Just 15 and creating futuristic folk songs

February 14th, 2021Just 15 and creating futuristic folk songs

SAGE Roadknight, 15, is a singer/songwriter from the Macedon Ranges creating, in her own words, futuristic folk music. She comes from a musical family and has been involved with music for pretty much her whole life, starting with piano at the age of six.

With a diverse range of influences from mope rockers Radiohead to alt-J and Laura Marling, over the past couple of years she has performed regularly and put out a regular stream of singles. Her debut album Living Thing is due to be released in a couple of months.

This year started out pretty well for the Romsey singer/songwriter when she won the Macedon Ranges Shire Council’s Battle of the Bandwidth competition in early January. The judges were no doubt impressed with her songwriting skills which she started developing at nine years old.
With pieces such as Rights for Robots inspired by Karel Čapek’s 1920 play Rossum’s Universal Robots (R.U.R.), it should come as no surprise that she is an avid reader of sci-fi/fantasy with dystopian and end-of-the-world themes.
“I get a lot of inspiration from the Throne of Glass series by Sarah J Maas, Suzanne Collins (Hunger Games) and Robin Hobb (creator of the Realm of the Elderlings universe.)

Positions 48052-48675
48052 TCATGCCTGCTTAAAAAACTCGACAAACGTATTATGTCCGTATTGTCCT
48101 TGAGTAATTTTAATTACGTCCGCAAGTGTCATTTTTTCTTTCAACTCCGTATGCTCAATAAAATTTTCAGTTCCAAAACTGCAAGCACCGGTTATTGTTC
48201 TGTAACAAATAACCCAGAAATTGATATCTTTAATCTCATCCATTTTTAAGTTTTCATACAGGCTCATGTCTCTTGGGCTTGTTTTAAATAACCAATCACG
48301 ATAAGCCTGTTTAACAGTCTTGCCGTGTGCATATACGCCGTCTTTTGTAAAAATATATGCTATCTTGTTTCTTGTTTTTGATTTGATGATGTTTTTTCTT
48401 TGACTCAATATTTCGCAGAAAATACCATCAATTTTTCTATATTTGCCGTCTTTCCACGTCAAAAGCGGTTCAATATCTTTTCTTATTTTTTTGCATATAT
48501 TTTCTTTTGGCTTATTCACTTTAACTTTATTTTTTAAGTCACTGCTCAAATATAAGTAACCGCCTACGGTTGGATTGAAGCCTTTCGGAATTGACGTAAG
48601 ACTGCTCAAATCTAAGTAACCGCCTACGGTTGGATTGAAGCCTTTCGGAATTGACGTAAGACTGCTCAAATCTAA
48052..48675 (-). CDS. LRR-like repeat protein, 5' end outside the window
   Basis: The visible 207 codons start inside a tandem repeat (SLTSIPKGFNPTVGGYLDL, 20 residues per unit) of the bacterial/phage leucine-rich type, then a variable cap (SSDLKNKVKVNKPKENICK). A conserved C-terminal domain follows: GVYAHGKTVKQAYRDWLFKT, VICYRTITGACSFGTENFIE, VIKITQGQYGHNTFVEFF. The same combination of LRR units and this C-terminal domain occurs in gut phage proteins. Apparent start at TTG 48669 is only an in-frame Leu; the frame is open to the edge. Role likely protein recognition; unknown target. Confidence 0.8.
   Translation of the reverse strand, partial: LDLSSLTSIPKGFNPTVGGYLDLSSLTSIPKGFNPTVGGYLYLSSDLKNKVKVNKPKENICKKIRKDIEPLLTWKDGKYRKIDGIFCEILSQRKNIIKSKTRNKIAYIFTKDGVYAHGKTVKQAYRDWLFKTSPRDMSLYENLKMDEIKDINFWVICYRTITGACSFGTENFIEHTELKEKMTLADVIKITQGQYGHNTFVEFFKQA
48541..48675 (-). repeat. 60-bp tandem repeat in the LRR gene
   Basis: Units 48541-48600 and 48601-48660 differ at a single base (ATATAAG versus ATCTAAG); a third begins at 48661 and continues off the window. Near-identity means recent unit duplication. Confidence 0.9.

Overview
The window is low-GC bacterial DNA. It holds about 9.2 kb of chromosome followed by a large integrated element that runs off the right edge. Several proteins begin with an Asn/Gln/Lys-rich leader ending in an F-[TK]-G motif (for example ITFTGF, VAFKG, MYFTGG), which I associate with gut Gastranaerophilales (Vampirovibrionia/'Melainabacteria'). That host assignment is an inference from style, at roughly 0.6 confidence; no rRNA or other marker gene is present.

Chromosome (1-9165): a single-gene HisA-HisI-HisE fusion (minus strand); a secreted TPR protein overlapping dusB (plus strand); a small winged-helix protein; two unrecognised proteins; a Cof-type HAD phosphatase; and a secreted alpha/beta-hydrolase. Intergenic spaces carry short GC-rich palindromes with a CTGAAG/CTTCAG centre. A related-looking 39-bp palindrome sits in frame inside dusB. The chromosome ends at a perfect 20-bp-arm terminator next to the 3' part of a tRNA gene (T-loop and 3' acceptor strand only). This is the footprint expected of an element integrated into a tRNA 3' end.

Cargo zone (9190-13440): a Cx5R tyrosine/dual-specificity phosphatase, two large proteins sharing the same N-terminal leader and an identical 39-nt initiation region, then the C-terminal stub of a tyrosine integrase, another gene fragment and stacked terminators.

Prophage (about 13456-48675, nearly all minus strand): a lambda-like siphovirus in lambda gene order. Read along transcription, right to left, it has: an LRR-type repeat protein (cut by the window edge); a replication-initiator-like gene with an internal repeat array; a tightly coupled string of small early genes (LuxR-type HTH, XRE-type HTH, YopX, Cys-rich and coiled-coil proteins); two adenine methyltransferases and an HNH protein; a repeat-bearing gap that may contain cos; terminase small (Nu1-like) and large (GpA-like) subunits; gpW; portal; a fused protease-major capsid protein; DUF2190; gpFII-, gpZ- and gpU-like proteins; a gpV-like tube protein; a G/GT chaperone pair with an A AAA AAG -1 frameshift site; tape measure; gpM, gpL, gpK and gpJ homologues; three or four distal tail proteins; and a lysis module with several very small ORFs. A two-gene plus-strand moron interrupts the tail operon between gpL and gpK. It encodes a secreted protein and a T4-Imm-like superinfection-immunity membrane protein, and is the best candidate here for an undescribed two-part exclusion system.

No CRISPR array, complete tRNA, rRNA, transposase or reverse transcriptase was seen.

“I just find it very easy to write about those kinds of situations because there is a lot you can do with them. You can make a song really sad or moving if it’s about something kind of tragic. It doesn’t always have to be the case but I just find it a lot easier to write like that.”
Another important aspect of her artistic output is video clips. One of those was produced with the assistance of David Blake of Kelly’s Lane Studio in Kilmore. The studio has a travelling pop-up component called Montville Lane Sessions and David worked with Sage to produce a brooding clip filmed among fogbound hills for her song Iron and Lashing.

“Since then I have produced more in my film class and I actually have a new song coming out which I did completely by myself. I’m really excited for people to see that because I put so much effort into it. It’s called Here are the Mountains. I like working by myself and can be a bit of a control freak at times. I like to know exactly what’s happening in the production.”
Like many performers she has been trying to put a positive spin on being locked down over most of the past year. But it is not hard to detect a bit of excitement in her voice when she talks about her next live gig – March 7 at Palling Bros Brewery, Heathcote.
“2020 had its benefits and I was able to sit down and write,” she says in another recent interview. “I have written so many songs over lockdown…and have also recorded quite a few songs. But I would definitely prefer to be out there playing live. There is something different to playing to an audience rather than a screen.”

Words: Tony Sawrey | Top image: Jacqueline Rae

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